Fr. Dennis Mullen
Note: The permanent diaconate for the Diocese of Superior was instituted by Bishop George Hammes about 1975, appointing Fr. Dennis Mullen to design and implement the program. He was assisted by a board of directors who advised, revised and reviewed the candidates’ applications. Fr. Mullen was soon joined in leadership role by Fr. Joseph Willger.
It was evident to me that we were on the cusp of a severe decline of priestly vocations, and that would hit us hard, given the fact that throughout the United States, seminaries were closing and numbers of seminarians were drastically declining. Pastoral ministry in our diocese would be greatly diminished, and many who needed the graces and support of trained ministers would have to be without– sheep without a shepherd.
The program had the support of Bishop Hammes, but not all the clergy. Some objected to their married state undermining the committed celibate lifestyle of priests; others thought the permanent deacons would become “little” priests; others were afraid of their position as pastor would be undermined.
We engaged in a lot of consultation, especially with the Diocese of Green Bay and the Archdiocese of Saint Paul, with the intent to design a program suitable to our needs, the needs of the diocese and our varied parishes, and fitting the variety of candidates we expected to apply. From that, we built a four-pillared or -principled program that would guide the development of the program.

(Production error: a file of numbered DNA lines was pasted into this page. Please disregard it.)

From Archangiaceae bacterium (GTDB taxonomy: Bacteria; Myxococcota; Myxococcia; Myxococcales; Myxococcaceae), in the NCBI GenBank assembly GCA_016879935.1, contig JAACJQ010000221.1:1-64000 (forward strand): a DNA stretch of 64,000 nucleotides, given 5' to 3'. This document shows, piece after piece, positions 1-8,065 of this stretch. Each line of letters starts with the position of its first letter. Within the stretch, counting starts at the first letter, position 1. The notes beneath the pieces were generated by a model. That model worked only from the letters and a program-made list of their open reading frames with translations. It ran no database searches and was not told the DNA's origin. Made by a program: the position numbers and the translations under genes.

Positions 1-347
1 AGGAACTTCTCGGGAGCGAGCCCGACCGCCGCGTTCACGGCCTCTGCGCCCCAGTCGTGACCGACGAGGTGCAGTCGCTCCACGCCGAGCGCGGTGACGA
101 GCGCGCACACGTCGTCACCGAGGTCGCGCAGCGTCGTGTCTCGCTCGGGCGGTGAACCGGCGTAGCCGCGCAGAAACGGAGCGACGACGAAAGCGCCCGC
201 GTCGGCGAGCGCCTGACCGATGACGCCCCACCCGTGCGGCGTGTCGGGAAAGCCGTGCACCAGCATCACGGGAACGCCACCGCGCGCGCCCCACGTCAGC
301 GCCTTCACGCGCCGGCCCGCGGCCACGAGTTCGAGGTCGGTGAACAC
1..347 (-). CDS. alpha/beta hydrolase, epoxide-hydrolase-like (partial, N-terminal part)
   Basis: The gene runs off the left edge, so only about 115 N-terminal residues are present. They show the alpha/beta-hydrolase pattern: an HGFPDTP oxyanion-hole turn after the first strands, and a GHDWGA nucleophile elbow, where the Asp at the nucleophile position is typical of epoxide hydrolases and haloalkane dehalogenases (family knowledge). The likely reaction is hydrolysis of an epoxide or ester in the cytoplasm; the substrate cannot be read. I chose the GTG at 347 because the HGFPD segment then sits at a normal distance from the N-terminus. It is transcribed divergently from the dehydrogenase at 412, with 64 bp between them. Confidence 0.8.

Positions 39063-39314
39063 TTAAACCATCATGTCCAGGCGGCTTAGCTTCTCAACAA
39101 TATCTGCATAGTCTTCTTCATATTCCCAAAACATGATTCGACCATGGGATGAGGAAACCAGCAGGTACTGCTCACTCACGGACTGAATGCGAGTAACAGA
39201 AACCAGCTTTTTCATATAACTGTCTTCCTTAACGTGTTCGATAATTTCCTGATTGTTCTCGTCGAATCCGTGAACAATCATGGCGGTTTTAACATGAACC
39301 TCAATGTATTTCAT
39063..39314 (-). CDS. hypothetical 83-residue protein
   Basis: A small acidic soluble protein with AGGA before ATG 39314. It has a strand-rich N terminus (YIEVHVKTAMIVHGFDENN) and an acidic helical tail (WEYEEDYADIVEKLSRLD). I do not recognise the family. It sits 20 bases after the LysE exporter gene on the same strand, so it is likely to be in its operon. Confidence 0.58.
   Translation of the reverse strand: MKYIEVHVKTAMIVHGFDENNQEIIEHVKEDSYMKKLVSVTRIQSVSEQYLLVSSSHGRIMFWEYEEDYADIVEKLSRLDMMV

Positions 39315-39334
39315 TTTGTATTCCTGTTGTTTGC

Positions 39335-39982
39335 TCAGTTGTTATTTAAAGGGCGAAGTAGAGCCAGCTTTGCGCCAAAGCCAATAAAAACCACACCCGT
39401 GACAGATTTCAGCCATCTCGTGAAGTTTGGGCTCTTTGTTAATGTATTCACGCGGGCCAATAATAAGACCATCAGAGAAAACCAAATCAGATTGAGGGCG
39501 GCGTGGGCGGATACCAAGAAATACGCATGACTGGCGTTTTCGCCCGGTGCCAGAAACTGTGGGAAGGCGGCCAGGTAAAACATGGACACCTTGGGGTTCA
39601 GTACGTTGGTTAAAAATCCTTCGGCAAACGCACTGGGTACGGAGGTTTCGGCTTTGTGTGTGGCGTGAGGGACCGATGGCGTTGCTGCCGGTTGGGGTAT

First pillar: A permanent deacon would serve on a volunteer basis the needs of the local parish/community. If he took a salaried position, it would be on the basis as anyone else hired by the parish.
Second pillar: A permanent deacon must establish for himself the priorities of family, job, then diaconal service.
Third pillar: The service of a permanent deacon would be based on his talents, which are then trained to provide the best service he could give. With a variety of talents, no two deacons would have the same kinds of service. For instance, we did not assume that every deacon would be comfortable or capable of being an effective homilist, thus some deacons would be granted the faculty to preach, others would not. (In fact, homiletic training was an add-on after ordination.)
The fourth pillar was merging these pillars into a workable service agreement that met the real service needs in the parish/community and protected the priorities of the deacon. Because the deacon is driven to selfless service to others, even at times to his or his family’s detriment, the service agreement gave him the power to say “no” when he had to.
It was decided that the training sites would be local and the instructors would be competent trainers in their various fields. Trainers from outside of the diocese came mostly from the Archdiocese of Saint Paul. Training sites were all held within the diocese and circulated to make travel time and distance more equitable.
The intended parish to be served was to pay the expenses of training, including overnight accommodations, mileage and childcare, if needed.
The first permanent diaconate ordinations were celebrated in St. Robert Bellarmine parish church in Merrill.